LeucanTheMopsis Sat 30-Mar-13 19:07:44

Lilacs are pretty much weed trees around our way (I didn't plant another 10 cuttings out along the river bank, no, not me...)

harbinger Sat 30-Mar-13 19:06:59

I've lost my beautiful camellia sad. However, the bay trees and their seedlings are doing fine.

It's too early to say but I think I've also lost a vine (old) that was a focal point of the garden (trellis archway).

All of my strawberry cuttings have survived the snow. Just amazed at that.

LeucanTheMopsis Sat 30-Mar-13 19:06:05

Oh, don't get me started on bargain plants...

I must have bought every 'reduced to 30p for quick sale' we think it's dying plant in a 200 mile radius. A bit of love and they're fine, just very slow to put on weight.

ComeIntoTheGardenMaud Sat 30-Mar-13 18:54:58

I too am envy at possums and (I think, at other times) kookaburras.

I went to Lidl today to buy German chocolate and left with a lilac and a clematis.

LeucanTheMopsis Sat 30-Mar-13 18:51:13

ooh, thanks Maud - I have just poured myself a very unvirtual glass of wine, so will come and have a look.

sad for the tree dahlia, but slightly envy of the possums.

echt Sat 30-Mar-13 06:05:11

The tree dahlia keeled over in a gale, and I'm horrified by how the possums have nibbled away all my climbers as they get to the top of the fence.

I will make a plate of old fruit to entice the furry critters away and hope they fecking choke on it.

ComeIntoTheGardenMaud Fri 29-Mar-13 23:30:10

Hmm. All this gardening talk has just led me to blow a small fortune on the Robert Dyas and J Parker websites.

Talking of talk ... anyone who would like to join in ongoing horticultural chat - celebrating our occasional successes as well as the depredations of this interminable winter - would be very welcome to join us in the Rhubarb Appreciation Society. We have a virtual potting shed with a stash of virtual gin and cake.

LeucanTheMopsis Fri 29-Mar-13 23:20:19

Mine was a red cloak, Rhubarb - though Dane's Blood is a much better name for it.

That's the one, Maud; The Lady of the Onion gardening brain in

Rhubarbgarden Fri 29-Mar-13 22:19:19

Plenty of big dreams! Cash and time in rather shorter supply, sadly.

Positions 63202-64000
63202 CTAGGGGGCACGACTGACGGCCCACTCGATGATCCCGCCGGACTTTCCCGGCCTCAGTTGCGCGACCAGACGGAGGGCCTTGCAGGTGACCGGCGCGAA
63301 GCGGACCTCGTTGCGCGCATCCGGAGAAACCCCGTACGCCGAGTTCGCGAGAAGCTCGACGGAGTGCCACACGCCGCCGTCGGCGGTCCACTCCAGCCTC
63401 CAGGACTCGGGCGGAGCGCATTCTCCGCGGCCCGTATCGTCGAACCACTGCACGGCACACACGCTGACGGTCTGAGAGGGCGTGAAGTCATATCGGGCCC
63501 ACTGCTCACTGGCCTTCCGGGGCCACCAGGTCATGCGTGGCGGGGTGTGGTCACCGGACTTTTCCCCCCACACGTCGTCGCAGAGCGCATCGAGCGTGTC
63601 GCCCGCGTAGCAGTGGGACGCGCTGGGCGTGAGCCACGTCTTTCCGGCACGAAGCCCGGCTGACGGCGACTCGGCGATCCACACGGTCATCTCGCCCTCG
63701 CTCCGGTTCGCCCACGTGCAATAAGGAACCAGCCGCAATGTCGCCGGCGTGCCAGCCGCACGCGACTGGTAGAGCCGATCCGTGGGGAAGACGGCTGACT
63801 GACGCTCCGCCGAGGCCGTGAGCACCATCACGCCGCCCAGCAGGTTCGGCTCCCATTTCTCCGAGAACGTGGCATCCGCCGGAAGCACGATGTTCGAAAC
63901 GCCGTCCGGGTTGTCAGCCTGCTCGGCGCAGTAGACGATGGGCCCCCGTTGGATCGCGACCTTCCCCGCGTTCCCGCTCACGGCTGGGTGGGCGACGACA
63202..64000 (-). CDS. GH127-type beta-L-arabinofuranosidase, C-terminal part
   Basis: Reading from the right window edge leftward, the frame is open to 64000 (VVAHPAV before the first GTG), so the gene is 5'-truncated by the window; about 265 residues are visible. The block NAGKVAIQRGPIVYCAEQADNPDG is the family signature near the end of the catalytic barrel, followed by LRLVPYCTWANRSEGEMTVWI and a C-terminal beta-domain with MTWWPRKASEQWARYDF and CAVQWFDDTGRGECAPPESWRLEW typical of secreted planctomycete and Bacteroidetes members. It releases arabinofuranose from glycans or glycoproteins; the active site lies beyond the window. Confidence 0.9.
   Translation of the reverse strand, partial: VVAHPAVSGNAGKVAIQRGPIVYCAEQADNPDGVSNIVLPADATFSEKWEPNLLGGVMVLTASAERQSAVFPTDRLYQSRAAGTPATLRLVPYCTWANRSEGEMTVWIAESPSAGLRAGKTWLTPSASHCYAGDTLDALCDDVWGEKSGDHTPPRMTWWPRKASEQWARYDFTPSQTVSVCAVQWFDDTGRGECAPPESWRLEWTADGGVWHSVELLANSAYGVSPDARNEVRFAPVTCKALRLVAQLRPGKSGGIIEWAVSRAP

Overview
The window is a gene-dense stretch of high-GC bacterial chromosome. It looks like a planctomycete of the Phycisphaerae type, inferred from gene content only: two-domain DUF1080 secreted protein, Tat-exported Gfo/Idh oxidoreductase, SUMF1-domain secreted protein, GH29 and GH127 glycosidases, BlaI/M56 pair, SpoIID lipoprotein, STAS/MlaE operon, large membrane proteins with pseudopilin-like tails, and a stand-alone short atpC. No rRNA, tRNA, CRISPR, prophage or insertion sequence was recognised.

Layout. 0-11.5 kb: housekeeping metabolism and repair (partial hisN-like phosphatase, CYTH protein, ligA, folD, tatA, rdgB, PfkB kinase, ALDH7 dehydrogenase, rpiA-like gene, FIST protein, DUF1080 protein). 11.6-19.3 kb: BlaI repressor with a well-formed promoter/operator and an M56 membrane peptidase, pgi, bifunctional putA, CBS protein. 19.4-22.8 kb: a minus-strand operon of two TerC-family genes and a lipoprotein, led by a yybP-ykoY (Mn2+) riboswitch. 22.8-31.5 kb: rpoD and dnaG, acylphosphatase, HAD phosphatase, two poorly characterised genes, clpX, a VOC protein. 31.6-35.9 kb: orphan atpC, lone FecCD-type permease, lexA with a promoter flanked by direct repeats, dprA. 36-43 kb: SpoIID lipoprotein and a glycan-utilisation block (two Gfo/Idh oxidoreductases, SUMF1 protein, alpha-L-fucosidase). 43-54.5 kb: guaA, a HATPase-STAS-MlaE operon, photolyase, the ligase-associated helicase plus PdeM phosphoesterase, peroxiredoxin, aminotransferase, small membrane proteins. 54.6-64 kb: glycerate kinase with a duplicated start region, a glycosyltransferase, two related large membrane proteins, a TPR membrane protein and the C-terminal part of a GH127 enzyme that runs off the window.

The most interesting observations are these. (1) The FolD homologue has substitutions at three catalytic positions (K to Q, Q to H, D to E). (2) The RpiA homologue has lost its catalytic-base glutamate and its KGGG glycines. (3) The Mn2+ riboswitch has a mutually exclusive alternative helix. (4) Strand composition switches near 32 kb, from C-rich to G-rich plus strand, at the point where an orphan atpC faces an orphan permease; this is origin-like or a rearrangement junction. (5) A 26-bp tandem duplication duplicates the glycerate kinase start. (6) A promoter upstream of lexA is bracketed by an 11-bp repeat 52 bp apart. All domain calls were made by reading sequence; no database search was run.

I can't stop thinking about pulsatillas now after their mention above.

ComeIntoTheGardenMaud Fri 29-Mar-13 21:49:59


Alfred, Lord Tennyson.

LeucanTheMopsis Fri 29-Mar-13 20:05:19

Abzs, perhaps pack the next lot of cat litter around his chair when he's watching television and watch how well he blossoms?

Maud, (nice whatsit, btw, you know, floppy romantic poet type who escapes me right now) I agree with the beautiful pleats etc etc if it were just one sodding plant. But it never is. Plant one, get eighty two thoosand elbowing your other plants out of the way. Which leads me to shows aquilegias... which are <bastards> for reverting. Start with 3 or 5 different colours looking all artful and delicate - end up with... eighty two thoosand... that are all fecking purple.

Am sad for your cherry tree though - was he still titchy?

Am also sad for peerie's spotted laurel, but not that sad because the opportunity to buy new shrubs is a good thing if you already have a full garden.

Whoknows, I'm muscari'd out as well, but am not complaining because my scylla sibericas are finally out with them and obviously had a breeding frenzy underground this year - with the last of the snowdrops they're looking wonderful.

Can't - send a builder up here and I'll trample him for you? You can have the bits back for the roses.

Rhubarb - oooooooooooooooooooh...! a new garden! what's it like? any big dreams?

Rhubarbgarden Fri 29-Mar-13 19:41:30

I have no idea, we moved here six months ago so I don't know what should be appearing. But I can't help worrying about my old garden. I very much doubt the Echium pininiana will have survived. They were all set to be magnificent this year and I'd told the new owners all about them and how spectacular they were going to be when they flowered...